Fonterra’s farmgate price formula sound

Competition in domestic dairy production has increased since Fonterra was formed and the way it sets its farmgate milk pirce is sound.

This was the finding of internationally renowned competition expert, Compass Lexecon, which has been ranked as one of the leading antitrust economics firms in the world by Global Competition Review for the past seven years.

Fonterra commissioned Compass Lexecon to provide an economic evaluation of the competitive environment for dairy processing and to also review the methodology for calculating the milk price paid to Fonterra’s farmer-shareholders.

The report found that:

  • There had been a growth in competition in the New Zealand dairy industry under the Dairy Industry Restructuring Act.
  • There has been a significant investment in expanded dairy processing capacity in New Zealand by competitors as well as Fonterra since Fonterra was formed. This investment in new more efficient plant was driving down manufacturing costs.
  • The way Fonterra calculates its milk price – based on global prices for commodities, less the costs of a notional competitor – was correct.
  • Domestic dairy prices in New Zealand have increased less than global prices for dairy product, largely because of the growth of supermarket home brands sold at a discount. (Around 70 per cent of domestic fresh milk sales in New Zealand are now home brands.)

Compass Lexecon endorsed the fact that the Fonterra milk price was based on the costs of a notional competitor using efficient processing facilities, rather than Fonterra’s actual manufacturing costs. It noted that there had been considerable expansion of dairy processing in New Zealand, with more efficient plant commissioned by both Fonterra and competitors: “Even if Fonterra (and other processors) … have higher average variable costs of processing, the farm gate milk price will be bid up by competitors utilising efficient plants,” the report concluded.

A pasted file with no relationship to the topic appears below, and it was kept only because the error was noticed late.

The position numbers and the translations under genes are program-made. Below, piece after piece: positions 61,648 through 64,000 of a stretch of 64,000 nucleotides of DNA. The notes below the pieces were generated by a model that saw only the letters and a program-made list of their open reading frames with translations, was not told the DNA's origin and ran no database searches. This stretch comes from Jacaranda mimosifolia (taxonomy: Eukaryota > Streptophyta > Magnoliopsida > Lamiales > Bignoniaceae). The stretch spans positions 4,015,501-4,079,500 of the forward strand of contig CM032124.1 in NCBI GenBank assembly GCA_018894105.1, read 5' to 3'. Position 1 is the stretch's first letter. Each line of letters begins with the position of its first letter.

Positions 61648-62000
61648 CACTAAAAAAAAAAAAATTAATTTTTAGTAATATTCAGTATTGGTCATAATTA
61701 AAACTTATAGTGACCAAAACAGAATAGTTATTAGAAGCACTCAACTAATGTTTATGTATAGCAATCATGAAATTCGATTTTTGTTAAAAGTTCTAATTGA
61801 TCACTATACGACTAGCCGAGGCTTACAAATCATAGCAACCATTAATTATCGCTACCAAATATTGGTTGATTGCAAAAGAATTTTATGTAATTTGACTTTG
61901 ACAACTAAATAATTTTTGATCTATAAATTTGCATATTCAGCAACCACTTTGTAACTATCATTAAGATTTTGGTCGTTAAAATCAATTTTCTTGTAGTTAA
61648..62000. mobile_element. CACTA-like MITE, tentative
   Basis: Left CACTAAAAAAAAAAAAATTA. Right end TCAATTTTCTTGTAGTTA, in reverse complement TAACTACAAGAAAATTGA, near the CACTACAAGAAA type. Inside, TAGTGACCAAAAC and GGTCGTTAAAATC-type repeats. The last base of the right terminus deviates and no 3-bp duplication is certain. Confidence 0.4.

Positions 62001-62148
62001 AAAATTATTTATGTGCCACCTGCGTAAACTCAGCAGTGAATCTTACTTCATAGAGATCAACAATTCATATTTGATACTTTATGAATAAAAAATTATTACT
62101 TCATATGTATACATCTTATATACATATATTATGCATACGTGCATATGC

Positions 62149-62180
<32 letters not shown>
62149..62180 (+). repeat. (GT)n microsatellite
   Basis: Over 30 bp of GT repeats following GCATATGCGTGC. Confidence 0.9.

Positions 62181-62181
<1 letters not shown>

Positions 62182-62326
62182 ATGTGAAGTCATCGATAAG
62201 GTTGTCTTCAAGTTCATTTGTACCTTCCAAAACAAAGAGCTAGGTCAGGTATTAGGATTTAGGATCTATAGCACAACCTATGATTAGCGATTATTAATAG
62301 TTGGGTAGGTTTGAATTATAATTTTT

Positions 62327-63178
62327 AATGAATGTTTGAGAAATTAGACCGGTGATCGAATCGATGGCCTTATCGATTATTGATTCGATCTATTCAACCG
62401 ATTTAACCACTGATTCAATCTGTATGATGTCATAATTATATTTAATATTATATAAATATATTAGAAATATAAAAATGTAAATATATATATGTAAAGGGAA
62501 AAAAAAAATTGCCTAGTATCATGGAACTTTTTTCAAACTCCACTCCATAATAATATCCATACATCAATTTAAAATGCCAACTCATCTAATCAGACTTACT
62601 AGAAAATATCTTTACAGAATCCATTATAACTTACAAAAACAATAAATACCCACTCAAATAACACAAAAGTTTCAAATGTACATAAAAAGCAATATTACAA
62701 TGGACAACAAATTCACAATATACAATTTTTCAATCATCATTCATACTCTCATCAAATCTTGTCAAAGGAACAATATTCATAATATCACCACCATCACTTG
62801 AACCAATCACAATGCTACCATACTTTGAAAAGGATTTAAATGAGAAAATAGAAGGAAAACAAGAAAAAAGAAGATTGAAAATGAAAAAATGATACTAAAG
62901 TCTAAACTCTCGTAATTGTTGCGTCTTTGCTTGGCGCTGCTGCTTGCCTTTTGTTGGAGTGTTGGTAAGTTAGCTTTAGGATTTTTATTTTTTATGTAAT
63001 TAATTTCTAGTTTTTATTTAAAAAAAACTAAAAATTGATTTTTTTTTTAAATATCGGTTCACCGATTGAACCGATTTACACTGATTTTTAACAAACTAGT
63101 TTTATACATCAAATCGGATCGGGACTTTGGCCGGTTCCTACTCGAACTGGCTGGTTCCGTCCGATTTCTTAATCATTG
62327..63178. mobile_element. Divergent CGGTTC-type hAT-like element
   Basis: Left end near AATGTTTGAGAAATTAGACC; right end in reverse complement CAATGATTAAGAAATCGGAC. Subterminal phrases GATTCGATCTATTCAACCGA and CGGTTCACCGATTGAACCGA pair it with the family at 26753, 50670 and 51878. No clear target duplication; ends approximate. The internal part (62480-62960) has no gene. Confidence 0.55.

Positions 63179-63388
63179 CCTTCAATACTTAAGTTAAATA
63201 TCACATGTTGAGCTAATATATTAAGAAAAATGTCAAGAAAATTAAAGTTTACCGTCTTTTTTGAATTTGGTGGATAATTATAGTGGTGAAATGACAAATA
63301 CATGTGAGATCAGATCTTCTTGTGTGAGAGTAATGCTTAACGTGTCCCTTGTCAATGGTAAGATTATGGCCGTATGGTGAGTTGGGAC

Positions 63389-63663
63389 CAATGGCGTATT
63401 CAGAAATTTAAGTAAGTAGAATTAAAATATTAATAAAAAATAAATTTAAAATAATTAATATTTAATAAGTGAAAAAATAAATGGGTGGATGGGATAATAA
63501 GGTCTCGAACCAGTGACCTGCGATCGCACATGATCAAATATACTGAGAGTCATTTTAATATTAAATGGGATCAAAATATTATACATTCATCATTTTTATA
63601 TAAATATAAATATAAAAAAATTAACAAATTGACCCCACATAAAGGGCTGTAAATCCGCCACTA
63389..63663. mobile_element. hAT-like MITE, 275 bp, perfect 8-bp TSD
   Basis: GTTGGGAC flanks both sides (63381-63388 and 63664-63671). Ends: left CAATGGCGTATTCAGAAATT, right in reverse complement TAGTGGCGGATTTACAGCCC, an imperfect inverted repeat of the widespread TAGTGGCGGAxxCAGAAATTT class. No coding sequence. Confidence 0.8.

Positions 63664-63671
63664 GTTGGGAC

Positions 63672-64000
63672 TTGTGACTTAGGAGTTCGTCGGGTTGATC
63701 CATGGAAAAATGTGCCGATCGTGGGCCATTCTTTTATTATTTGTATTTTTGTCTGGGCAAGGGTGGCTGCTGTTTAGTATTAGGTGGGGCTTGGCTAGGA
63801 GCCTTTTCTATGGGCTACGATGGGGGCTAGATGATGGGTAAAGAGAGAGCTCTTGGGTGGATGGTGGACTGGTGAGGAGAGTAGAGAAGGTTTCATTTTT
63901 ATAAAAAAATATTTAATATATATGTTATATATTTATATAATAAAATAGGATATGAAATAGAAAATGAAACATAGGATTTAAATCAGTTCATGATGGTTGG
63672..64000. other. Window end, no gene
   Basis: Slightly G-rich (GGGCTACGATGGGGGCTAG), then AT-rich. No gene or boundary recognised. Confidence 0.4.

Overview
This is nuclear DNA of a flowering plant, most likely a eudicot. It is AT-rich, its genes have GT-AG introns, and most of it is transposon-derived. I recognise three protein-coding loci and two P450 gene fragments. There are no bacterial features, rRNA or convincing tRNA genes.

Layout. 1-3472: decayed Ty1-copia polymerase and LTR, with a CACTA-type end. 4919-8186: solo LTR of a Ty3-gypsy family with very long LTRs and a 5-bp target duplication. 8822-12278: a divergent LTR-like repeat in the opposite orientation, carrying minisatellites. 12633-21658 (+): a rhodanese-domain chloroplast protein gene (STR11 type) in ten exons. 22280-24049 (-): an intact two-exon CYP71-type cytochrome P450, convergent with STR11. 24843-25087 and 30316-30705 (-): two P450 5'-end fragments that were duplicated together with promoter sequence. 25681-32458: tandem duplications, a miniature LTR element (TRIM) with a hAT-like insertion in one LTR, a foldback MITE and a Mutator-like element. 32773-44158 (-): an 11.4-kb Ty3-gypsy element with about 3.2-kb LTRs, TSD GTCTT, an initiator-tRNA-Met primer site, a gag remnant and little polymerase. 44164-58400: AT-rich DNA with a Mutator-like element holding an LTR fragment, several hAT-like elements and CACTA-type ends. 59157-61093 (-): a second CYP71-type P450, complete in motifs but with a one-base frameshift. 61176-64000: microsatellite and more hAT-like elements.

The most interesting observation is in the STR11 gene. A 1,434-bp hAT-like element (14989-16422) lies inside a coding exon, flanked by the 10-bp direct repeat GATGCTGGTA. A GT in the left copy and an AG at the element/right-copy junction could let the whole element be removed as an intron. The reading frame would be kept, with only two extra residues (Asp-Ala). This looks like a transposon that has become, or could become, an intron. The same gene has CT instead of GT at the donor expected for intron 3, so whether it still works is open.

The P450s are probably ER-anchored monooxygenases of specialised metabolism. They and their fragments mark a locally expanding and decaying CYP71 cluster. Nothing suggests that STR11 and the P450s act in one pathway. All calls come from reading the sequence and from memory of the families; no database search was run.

“The history of actual expansion by both Fonterra and independent processors … indicates a strong belief by both Fonterra and competitors that they can secure a supply of raw milk at a price that allows them to operate profitably.”

Fonterra Group Chief Financial Officer, Jonathan Mason, said the Compass Lexecon report essentially concluded that the New Zealand environment was fostering competition in the dairy sector and that the way Fonterra set its milk price was fair.

“The Milk Price reflects international dairy commodity prices, less the costs to produce and export those commodities. . . “

This should allay fears that Fonterra is using its dominent position in setting prices which disadvantage its competitors and consumers.

The company has announced that it will be reducing the domestic price of butter and cheese in response to falls in international prices.

One Response to Fonterra’s farmgate price formula sound

  1. gravedodger says:

    So this report tells us the world is roughly spherical.
    Must be reassuring to the Fonterra board in the face of the shrills who wish to pour money down the drain over retail prices of milk products.
    We have shifted to homebrand dark blue as we became disenchanted with paying upwards of $1 a liter for yellow which has a low fat and looks reassuringly wholesome in our tea and coffee.
    The taste was something else though. all good again now.
    Interesting figure on proportion of HB in the domestic scene, a direct outcome from the ending of home delivery, I guess.

    Like

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